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One persistent problem I used to face while using GNU/Linux was when I visited sites containing certain flash based games. The games played well but they never displayed the text embedded in it.

Transparency, principles, and the Microsoft way...

In its short but illustrious history the FOSS movement has been accused of being akin to communism. So just the other day as I was considering whether to wear my hammer and sickle shirt, I saw some Microsoft press releases that made me choke on my unpleasant dark rye bread. Microsoft Executive lauds open source? Pardon?

Linux's foray into Windows territory

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The open-source Linux operating system has made deep in-roads into the servers of large companies, but employee desktop's have so far remained Microsoft's stronghold.

KDE 3: All About the Apps (Part 4)

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This is part four of the the successful series All About the Apps, reminding us that while KDE 4 development may be fun, to watch to find great apps working today KDE 3 beats them all. This time we report on the Linux equivalent of Cubase - Rosengarden, the great Basket, KPhotoAlbum and the next version of KDevelop.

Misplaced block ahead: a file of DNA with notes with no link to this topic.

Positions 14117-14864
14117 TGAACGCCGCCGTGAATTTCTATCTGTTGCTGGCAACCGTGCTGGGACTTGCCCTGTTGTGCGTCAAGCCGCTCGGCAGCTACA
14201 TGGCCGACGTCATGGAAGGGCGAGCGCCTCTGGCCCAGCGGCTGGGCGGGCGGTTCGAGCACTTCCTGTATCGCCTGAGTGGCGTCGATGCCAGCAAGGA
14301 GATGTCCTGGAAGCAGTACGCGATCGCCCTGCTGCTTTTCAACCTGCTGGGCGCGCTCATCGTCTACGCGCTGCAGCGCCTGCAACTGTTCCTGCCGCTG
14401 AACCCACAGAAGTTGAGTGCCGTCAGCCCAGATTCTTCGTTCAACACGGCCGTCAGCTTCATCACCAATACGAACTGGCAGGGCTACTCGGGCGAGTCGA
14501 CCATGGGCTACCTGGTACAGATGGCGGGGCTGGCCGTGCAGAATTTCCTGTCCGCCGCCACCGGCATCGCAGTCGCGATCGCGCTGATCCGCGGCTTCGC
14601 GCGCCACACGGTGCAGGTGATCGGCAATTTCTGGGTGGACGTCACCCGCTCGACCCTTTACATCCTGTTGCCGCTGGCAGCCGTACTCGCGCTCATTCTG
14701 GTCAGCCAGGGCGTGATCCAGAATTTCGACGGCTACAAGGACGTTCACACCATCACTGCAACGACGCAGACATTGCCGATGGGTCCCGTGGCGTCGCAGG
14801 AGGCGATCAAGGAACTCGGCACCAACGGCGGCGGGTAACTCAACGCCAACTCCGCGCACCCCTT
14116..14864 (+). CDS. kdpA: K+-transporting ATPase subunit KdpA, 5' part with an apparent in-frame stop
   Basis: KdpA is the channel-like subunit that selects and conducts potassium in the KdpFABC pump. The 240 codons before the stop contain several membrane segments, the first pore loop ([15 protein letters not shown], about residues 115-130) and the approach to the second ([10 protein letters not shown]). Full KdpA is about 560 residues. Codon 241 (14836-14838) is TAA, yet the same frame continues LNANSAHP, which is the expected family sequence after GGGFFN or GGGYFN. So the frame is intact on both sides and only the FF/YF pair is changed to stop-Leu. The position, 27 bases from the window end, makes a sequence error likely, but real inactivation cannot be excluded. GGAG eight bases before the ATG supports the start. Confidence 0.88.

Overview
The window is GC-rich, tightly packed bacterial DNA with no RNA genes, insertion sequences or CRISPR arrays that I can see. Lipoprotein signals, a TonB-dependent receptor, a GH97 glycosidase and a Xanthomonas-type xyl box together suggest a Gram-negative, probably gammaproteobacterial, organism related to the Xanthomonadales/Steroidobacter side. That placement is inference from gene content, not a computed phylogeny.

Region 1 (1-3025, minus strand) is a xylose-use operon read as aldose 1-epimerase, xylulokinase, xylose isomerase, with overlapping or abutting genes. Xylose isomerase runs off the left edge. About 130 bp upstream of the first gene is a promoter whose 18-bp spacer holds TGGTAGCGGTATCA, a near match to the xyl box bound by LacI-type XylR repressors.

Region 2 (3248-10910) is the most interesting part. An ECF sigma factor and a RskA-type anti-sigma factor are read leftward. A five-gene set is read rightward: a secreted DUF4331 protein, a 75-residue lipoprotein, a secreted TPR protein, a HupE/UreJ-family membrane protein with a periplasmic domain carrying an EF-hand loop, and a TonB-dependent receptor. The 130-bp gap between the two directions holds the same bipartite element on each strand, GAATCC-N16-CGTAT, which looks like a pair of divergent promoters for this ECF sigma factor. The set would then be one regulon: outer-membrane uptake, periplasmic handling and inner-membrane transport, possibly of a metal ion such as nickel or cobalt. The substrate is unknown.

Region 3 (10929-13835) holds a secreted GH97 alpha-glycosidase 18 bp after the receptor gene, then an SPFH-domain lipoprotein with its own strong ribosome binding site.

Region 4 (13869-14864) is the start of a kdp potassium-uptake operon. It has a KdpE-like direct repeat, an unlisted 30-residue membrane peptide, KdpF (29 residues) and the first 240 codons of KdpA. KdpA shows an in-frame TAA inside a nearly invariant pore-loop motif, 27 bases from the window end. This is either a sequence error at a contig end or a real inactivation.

KDE Tip for SLED10

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Team Mobile told us about a cool feature that is likely not documented. In KDE on SLED10, when you mouse over the screen resolution applet’s icon, you can use the mouse wheel to increase or decrease the screen brightness.

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More in Tux Machines

today's leftovers

  • Why Linus is right (as usual)
    Last year, some security “hardening” code was added to the kernel to prevent a class of buffer-overflow/out-of-bounds issues. This code didn’t address any particular 0day vulnerability, but was designed to prevent a class of future potential exploits from being exploited. This is reasonable. This code had bugs, but that’s no sin. All code has bugs. The sin, from Linus’s point of view, is that when an overflow/out-of-bounds access was detected, the code would kill the user-mode process or kernel. Linus thinks it should have only generated warnings, and let the offending code continue to run.
  • Kube-Node: Let Your Kubernetes Cluster Auto-Manage Its Nodes